Alexander Henderson (dates unknown)
Andrew Laird (dates unknown)
1930: at auction, Edmiston's, Glasgow, 12 June 1930, as 'Arrangement in Black', 9 ½ x 7", and sold for £235.0.0 (according to Art Prices Current, vol. 9, 1929-1930, #9306).
David William Traill Cargill (1872-1939)
1939: bequeathed to his widow,
Berthe Josephine Chopier (Mrs D. W. T. Cargill) (d. 1947)
, who died in Worthing;
1947: sold at auction, Christie's, London, 2 May 1947 (lot 45), bought by Colnaghi, London dealers, for £105 (Colnaghi #A2342);
1947/1949: sold by Colnaghi's to Leggatt, London art dealers;
1949: sold by them to
W. S. Robinson (dates unknown)
1958: sold at auction, Sotheby's, London, 3 December 1958 (lot 89) as 'Arrangement in black: a young woman' and bought by Tooth, London dealers;
1960: sold by Tooth in May 1960 to
Julius H. Weitzner (1896-1986)
, art dealer, London and New York;
1960: bought from
Lawrence A. Fleischman (ca 1926-d. 1997)
, art dealer, Detroit, in October 1960, by Hirschl & Adler Galleries, New York;
1960: sold by Hirschl & Adler to
Charles Kohlmeyer (1909-1988)
(1909-1988), New Orleans;
1988: bequeathed to his widow,
Janet Lauer Kohlmeyer (1910-1991)
, Metairie, New Orleans;
1991: sold at auction, Christie's, New York, 22 May 1991 (lot 245), bought by Jim and Gina Liautaud.
It was lent by 'Alexander Henderson' to the Whistler Memorial show in London 1905 (cat. no. 71). It is just possible he was Sir Alexander Henderson, 1st Baron Faringdon (1850-1934), but the name is a fairly common one.
There is a gap in the known provenance from 1905 to 1930. It is likely that during this period it was in Scotland, probably Glasgow.
According to dealers' records, a label on the back stated that it was once in the collection of Andrew Laird. Again it is a common name. There are, for instance, three Andrew Lairds in the Glasgow postal directory between 1914 and 1935, a manufacturer with works in Govan, a painter and decorator, and a civil engineer.
It is not known, however, when it was the collection of Henderson or Laird, nor when Cargill acquired it.
The portrait was sold at Christie's, 2 May 1947 (lot 45) after the death of Cargill's widow, and was bought by Colnaghi's for £105. They sold it to Leggatt Bros. who sold it in August 1949 to W. S. Robinson. According to a label on the back, he lent it to the National Gallery of Victoria, Melbourne (but no catalogue has been traced). It went to Sotheby's again, on 3 December 1958 (lot 89) and was bought by the art dealers, Tooth, for £550. Thence it went in May 1960 to Weitzner, in October to Fleischman, and in November was sold by Hirschl & Adler to Charles Kohlmeyer, New Orleans. The subsequent provenance is straightforward.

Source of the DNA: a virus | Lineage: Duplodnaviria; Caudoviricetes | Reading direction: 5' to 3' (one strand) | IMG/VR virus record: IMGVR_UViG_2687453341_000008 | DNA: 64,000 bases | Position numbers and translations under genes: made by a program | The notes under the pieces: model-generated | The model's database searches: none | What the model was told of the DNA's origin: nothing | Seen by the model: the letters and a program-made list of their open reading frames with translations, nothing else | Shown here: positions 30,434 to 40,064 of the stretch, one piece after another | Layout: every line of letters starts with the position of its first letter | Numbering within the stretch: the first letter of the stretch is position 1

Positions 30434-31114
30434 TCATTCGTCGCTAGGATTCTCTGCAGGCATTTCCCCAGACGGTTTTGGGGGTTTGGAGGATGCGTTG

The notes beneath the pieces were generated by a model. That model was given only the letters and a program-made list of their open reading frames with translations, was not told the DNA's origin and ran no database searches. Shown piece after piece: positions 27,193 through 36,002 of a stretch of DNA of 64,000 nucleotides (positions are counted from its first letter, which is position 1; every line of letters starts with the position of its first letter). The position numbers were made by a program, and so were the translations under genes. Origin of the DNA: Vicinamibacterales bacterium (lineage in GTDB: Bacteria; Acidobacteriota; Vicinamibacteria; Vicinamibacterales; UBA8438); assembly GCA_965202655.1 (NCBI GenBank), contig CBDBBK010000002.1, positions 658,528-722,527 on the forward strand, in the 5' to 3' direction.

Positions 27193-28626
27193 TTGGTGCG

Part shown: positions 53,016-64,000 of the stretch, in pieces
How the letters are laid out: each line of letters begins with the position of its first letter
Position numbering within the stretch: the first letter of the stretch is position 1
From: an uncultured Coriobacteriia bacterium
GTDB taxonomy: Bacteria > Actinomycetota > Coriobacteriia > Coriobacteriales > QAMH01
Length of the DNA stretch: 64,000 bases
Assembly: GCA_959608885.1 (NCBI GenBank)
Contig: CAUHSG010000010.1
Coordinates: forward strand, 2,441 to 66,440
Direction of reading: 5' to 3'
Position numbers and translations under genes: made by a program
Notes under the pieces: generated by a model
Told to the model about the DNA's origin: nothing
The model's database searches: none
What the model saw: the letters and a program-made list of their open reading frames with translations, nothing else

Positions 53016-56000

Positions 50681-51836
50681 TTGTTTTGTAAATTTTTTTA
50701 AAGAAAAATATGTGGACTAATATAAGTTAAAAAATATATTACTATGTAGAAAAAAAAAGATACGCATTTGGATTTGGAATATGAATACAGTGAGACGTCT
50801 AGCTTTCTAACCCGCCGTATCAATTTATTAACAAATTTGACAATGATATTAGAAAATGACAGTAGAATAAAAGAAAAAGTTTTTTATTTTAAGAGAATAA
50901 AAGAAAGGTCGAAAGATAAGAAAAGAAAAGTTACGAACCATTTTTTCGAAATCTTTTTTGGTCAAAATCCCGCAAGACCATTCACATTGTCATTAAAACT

'Notes' - 'Harmonies' - 'Nocturnes', Messrs Dowdeswell, London, 1884 (cat. no. 26) as 'Arrangement in black – Reading'.
Annual Exhibition of Sketches, Pictures & Photography: A Loan Collection of Pictures by Mr Whistler ..., Dublin Sketching Club, Dublin, 1884 (cat. no. 254).
64th Annual Exhibition, Royal Society of British Artists, London, 1887, either as (cat. no. 155) 'Note in black: Reading' or (cat. no. 25) as 'Note in Black' (see No. 223).
III. Internationale Kunst-Ausstellung, Königlicher Glaspalast, Munich, 1888 (cat. no. 59) as 'Eine schwarze Stimmung'.
“Notes” – “Harmonies” – “Nocturnes”, H. Wunderlich & Co., New York, 1889 (cat. no. 25) as 'Arrangement in Black – Reading'.
Memorial Exhibition of the Works of the late James McNeill Whistler, First President of The International Society of Sculptors, Painters and Gravers, New Gallery, Regent Street, London, 1905 (cat. no. 71) as 'An arrangement in Black'.
Rarely mentioned in the press, it nevertheless was among works praised by the Dublin Daily Express in 1884 as affording 'a clear insight as to the undoubted ability Mr Whistler possesses as a figure painter.' 1
It was priced at £105 in 1887. In Munich in 1888 (cat. no. 59) it was exhibited as 'Eine schwarze Stimmung' but it was called 'Note noir – La liseuse' for Wunderlich's, and priced at 120 guineas. 2 At Wunderlich's in 1889 it was described by a journalist as 'a woman reading, dimly perceived against the black ground, but yet revealing all the modelling of her face, which is so ugly as to be interesting.' 3 It remained unsold and was returned to Whistler after the exhibition by Wunderlich's on the SS Servia. 4
1: Anon., 'The Private View at the Dublin Sketching Club', Dublin Daily Express, Dublin, 1 December 1884, p. 5.
2: G. Dieterlen, H. Wunderlich & Co., to Whistler, 1 November 1889, GUW #07187
Evening Sun, New York, 16 March 1889. Press cutting collected by Whistler, in GUL Whistler PC 11, p. 12. Myers 2003 [more]
, p. 89.
4: G. Dieterlen, H. Wunderlich & Co., to Whistler, 1 November 1889, GUW #07187.